|Publication number||US4684885 A|
|Application number||US 06/795,051|
|Publication date||Aug 4, 1987|
|Filing date||Nov 4, 1985|
|Priority date||Nov 4, 1985|
|Also published as||CA1263759A, CA1263759A1|
|Publication number||06795051, 795051, US 4684885 A, US 4684885A, US-A-4684885, US4684885 A, US4684885A|
|Inventors||Harry A. Chapman, David J. Lauson|
|Original Assignee||Get Communication Systems Corporation|
|Export Citation||BiBTeX, EndNote, RefMan|
|Patent Citations (3), Referenced by (46), Classifications (10), Legal Events (7)|
|External Links: USPTO, USPTO Assignment, Espacenet|
The present invention pertains to duplicated processor configurations and more particularly to an arrangement for testing a standby processor in an active/standby duplex processor configuration.
Public policy requires that telecommunication systems provide 24 hour noninterrupted service to its subscribers. In order to achieve this end, telecommunication systems typically employ multiple processors, each processor capable of sustaining the system's functions. Many of these telecommunication systems were controlled by several large processors which normally executed their program in lock step. That is, each processor executed the same instruction at the same time. Some of these lock step processor arrangements had a third party processor which compared the execution of the two other processors to determine whether these processors where executing the same instruction at the same time. In addition, for detection of mismatches of the other processors, a third party processor would determine which processor is faulty and remove it from the configuration. Processors in such a telecommunication system were all on-line, active and operational until one processor was put off-line for a fault detection. Subsequently, any faulty processor was tested and verified before being placed back on-line, active and in service.
Other telecommunication systems include processor configurations with duplicated processors operating in a standby/active configuration. That is, one processor is active and operates both duplex copies of the system's peripherals until a fault is detected. Thereafter, the faulty processor is removed from service and the previously off-line, standby processor is put active and in service. The new active processor controls both copies of all system peripherals. As a result, an off-line processor maybe put into service without having suitable diagnostic testing performed just prior to its being placed in service.
Therefore, for telecommunication system operation it is insufficient for the system to simply switch over from one processor copy to the other without suitable prior diagnostic testing of the processor copy which is being put into active service.
In a system which has a duplex processor configuration, one processor is on-line active and the other processor is off-line standby. Each processor is connectable to a first and a second set of peripheral devices. The connection of the processors to the sets of peripheral devices is accomplished via corresponding first and second peripheral buses. An arrangement for diagnostic testing of the off-line standby processor includes a bus control arrangement, a status control circuit, a logic controller and a diagnostic testing program.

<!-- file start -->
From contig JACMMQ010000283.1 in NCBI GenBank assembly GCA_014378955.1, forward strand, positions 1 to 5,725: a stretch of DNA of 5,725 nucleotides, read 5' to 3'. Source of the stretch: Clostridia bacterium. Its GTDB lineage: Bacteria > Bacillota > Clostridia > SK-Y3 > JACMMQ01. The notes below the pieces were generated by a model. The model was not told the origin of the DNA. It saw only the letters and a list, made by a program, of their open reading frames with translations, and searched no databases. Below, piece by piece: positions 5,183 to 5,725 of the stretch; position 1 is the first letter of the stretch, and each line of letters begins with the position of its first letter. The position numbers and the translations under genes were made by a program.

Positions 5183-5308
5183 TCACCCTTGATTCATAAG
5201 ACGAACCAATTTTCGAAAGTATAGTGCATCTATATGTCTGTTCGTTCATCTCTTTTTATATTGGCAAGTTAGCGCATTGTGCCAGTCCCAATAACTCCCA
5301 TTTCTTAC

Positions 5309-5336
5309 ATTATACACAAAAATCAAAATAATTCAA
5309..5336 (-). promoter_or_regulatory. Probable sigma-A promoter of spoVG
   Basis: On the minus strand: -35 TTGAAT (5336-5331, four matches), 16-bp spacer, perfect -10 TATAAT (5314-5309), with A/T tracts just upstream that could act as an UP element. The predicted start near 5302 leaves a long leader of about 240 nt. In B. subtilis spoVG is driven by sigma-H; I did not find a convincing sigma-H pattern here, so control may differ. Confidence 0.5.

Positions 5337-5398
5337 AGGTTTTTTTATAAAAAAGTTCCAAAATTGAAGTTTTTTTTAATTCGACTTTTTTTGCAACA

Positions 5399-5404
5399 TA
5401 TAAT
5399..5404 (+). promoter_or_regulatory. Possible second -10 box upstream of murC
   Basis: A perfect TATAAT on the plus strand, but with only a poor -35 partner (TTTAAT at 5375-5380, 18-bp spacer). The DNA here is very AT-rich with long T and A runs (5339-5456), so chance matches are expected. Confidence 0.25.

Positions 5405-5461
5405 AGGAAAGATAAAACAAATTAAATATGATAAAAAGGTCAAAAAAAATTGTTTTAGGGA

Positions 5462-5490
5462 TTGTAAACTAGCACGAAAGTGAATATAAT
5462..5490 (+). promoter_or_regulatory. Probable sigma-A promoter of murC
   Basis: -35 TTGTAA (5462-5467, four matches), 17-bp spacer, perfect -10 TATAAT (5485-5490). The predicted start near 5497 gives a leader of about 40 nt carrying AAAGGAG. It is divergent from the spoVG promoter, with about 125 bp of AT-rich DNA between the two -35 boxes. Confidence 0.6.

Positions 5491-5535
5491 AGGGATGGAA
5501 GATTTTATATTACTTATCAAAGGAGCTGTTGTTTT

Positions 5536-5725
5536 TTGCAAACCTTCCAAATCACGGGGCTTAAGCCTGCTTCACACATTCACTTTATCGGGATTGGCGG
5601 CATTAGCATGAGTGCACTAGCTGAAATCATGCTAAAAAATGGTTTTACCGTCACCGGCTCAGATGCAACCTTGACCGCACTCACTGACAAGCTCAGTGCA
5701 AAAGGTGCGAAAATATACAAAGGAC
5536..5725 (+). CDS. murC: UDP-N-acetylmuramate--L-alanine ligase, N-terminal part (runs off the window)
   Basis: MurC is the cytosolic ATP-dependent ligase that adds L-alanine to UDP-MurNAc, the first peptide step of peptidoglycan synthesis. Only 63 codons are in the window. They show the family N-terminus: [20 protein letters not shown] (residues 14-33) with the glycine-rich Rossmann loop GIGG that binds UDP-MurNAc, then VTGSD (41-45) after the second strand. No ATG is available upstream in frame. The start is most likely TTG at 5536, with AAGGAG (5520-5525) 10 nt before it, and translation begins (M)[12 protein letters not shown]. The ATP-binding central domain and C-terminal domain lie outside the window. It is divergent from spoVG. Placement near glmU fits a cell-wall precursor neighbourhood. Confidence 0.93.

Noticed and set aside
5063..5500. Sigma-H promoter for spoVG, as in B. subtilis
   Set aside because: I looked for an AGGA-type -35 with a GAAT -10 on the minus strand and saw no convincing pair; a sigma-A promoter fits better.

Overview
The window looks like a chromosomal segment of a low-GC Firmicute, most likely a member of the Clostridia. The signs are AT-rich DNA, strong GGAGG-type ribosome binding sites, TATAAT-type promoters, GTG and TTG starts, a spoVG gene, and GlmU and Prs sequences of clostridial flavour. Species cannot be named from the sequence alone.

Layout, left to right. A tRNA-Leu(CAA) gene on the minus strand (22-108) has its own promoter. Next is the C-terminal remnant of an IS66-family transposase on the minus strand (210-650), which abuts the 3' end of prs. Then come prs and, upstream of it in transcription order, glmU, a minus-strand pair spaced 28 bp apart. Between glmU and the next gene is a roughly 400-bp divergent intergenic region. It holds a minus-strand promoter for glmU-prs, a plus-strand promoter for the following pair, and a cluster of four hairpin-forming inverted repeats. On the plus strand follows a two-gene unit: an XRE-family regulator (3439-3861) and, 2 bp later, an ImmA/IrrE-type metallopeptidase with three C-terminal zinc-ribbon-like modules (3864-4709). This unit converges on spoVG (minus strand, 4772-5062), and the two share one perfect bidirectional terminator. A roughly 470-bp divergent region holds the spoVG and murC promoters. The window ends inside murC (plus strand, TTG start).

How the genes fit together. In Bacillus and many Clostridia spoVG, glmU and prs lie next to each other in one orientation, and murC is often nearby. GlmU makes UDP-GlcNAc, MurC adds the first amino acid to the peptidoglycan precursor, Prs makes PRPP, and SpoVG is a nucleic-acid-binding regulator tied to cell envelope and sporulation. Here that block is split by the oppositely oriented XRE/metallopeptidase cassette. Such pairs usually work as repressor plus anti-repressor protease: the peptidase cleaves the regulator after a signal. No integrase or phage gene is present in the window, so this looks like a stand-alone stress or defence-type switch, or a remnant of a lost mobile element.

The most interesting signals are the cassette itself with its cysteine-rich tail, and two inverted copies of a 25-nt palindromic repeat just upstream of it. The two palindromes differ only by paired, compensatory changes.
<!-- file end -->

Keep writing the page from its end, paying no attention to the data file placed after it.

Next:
The bus controller arrangement is connected to the first and second peripheral buses. The bus control arrangement operates to connect the first and second peripheral buses to the on-line active processor and also to the off-line standby processor. As a result, either processor may be connected to the two sets of peripheral devices.
A status control circuit is connected to the standby processor, to the active processor and to the bus control arrangement. The status control circuit is normally operated in response to both processors to enable the bus control arrangement to connect the first and second peripheral buses to the active processor while simultaneously disconnecting the standby processor from the first and second peripheral buses.
The logic controller is connected to the active processor, the standby processor and to the status control circuit. The logic controller operates to produce a force active signal and a force mate active signal, both active low signals. In response to the force active and force mate active signals (active low) of the logic controller, the status control circuit operates the bus control arrangement to connect the first and second peripheral buses to the standby processor while retaining the connection of the first and second peripheral buses to the active processor.
The diagnostic program is connected to the standby processor, to the logic controller and to the first and second peripheral buses. The diagnostic program verifies the connection of the standby processor to the two sets of peripheral devices via the first and second peripheral buses.
In response to the operation of the diagnostic program, the logic controller operates to set the force active and force mate active signals inactive (logic high). The status control circuit operates in response to the inactive force active and force mate active signals to disconnect the standby processor from the first and second peripheral buses, while retaining the connection of the first and second peripheral buses to the active processor.